November 16, 2018
Scattered clouds
  • 46.4 °F
  • Scattered clouds
Comment

Paint the Way

Jon Siau’s legacy shapes Evansville’s art and education
Jon Siau stands with pieces of his artwork including a drawing of Johnny Bench, who was a catcher for the Cincinnati Reds.

Who is Uncle Vinny? He is a muscled, grinning character Evansville artist and educator Jon Siau designed for Turoni’s Pizzery & Brewery and has been drawing for around 20 years.

“It’s cartoons,” says Siau, while sitting in Turoni’s Newburgh restaurant. “It’s for the restaurant and walls. It’s what a lot of people know me for.”

Siau also designed a large mural inside the front door of the restaurant, depicting “Wizard of Oz” characters dancing down a pizza-lined road leading to the three Evansville restaurants, with Uncle Vinny perched on a motorcycle on an adjacent wall.

But the 65-year-old retired North High School art teacher has won honors that extend far beyond his Evansville roots. He has done work for the U.S. Olympic committee, including a magazine that went worldwide, and completed artwork for celebrities such as Don Mattingly, Garth Brooks, and Aerosmith frontman Steven Tyler.

And he has passed on his talents to his students, with more than 100 winning national art awards. One former student designed the interior of luxury jets for the late pop star Michael Jackson and the prince of the Southeast Asian country of Brunei. Another former student studied fashion design at the Fashion Institute of Technology in New York City, served apprenticeships with Vera Wang and Victoria’s Secret, and now works for Polo Ralph Lauren.

Born and raised in Evansville, Siau attended Harper Elementary School, Harrison High School, and completed both his bachelor’s and master’s degrees at the University of Evansville. He taught art at North High School from the fall of 1971 until the spring of 2013, when he retired for health reasons.

“It was hard for me to walk away,” says Siau. “It was a tearful decision.”

Siau’s awards include the 2002 Power of Art award presented by the Robert Rauschenberg Foundation (Washington D.C.) for outstanding work with students with disabilities. The award was presented at a formal banquet held at the National Gallery of Art.

In 2006, he was named recipient of the American Stars of Teaching program. The award is sponsored by the U.S. Department of Education. Siau was selected from more than 60,000 teachers in the state of Indiana and the only art teacher in the nation to be chosen for the national honor.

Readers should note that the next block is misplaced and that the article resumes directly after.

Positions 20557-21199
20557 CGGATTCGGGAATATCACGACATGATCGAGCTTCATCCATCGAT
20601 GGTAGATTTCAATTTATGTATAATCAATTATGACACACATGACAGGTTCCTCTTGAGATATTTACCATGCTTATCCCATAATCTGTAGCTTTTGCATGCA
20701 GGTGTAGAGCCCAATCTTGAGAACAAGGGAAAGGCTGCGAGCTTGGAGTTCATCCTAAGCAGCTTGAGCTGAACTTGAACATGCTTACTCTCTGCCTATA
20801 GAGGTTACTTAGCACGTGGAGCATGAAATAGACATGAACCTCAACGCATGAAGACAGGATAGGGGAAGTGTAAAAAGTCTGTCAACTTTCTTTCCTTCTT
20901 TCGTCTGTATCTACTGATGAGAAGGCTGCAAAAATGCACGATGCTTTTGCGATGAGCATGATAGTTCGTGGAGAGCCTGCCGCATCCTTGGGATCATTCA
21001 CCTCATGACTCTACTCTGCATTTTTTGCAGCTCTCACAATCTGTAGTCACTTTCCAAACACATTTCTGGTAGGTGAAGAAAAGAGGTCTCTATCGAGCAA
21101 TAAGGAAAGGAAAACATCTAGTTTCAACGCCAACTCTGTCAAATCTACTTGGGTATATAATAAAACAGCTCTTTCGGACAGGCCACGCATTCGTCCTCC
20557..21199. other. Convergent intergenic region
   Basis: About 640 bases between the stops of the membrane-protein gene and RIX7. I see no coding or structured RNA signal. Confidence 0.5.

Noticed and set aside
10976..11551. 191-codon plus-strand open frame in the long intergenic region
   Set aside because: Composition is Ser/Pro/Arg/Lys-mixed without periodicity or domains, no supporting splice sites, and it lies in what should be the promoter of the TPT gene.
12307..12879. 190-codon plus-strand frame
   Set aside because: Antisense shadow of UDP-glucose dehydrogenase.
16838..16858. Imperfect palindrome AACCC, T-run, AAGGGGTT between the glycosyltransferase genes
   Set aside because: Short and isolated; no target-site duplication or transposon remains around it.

“I don’t care about awards,” says Siau, who is single and lives on Evansville’s North Side. “I want to get back into the show scene.”

In addition to teaching, Siau coached boy’s track, girl’s golf and tennis, and boy’s and girl’s cross-country.

“I’ve been very fortunate,” said Siau. “I’ve led a very blessed life.”

When did your interest in art begin?
I’ve just always loved it. It’s the one thing I had confidence in. I love being able to sit down with a blank piece of paper and create.

What medium do you enjoy most?
Watercolors. I enjoy just sitting down and painting what I want to paint. I love to observe. I’m very visual.

What are the current projects you are working on?
I’m writing and illustrating a book. The subtitle will be “Life’s Lessons.” The book is about awkward moments and the things you learn along the way. Then after that, I’m going to write a song. I scored miserable on the tone pitch test as a child. The teacher asked me to pantomime instead of sing. My father said, ‘Son, don’t feel too bad. None of us has any musical talent.’ Someone in our family had all the music talent — I later learned through a relative who had done genealogical research that my family is related to Johann Sebastian Bach.

Why do you want to write a song and author a book?
It’s definitely the challenge part of it. And creating something outside my normal safety net of arts. The song and the book are painting with words.

Do you consider yourself a teacher or an artist?
I’m not teaching anymore. When I was a teacher, I was all in. I just loved it. You get to take the one thing you’re really good at, pass it on, and share it with young minds who really want to know. I didn’t have a job for 42 years. To me, I had a career. I got to work with great students, parents, and other teachers.

Have you seen students make positive changes as the result of being in art class?
I have seen some students change a lot. I’ve seen kids come into class shy with no confidence. Then they discover they can draw and it’s just amazing the transformation. We all need someone to believe in us. You need two people to believe in you — yourself and someone who believes you can do things.

Where would you like to be in a year?
I would like to be immersed in my artwork and my community. I believe in giving back. I’ve worked with every medium except computers. And I want to do plein air work (French term for painting outdoors) and sit there and talk to people. Art has soothed my troubled soul many times.

For more information about Jon Siau, visit jonsiau.com.

Comments

No Comments

Have something to say about this article? Log in or register to share your opinion.

Find an Article

View all stories about:

View all stories from: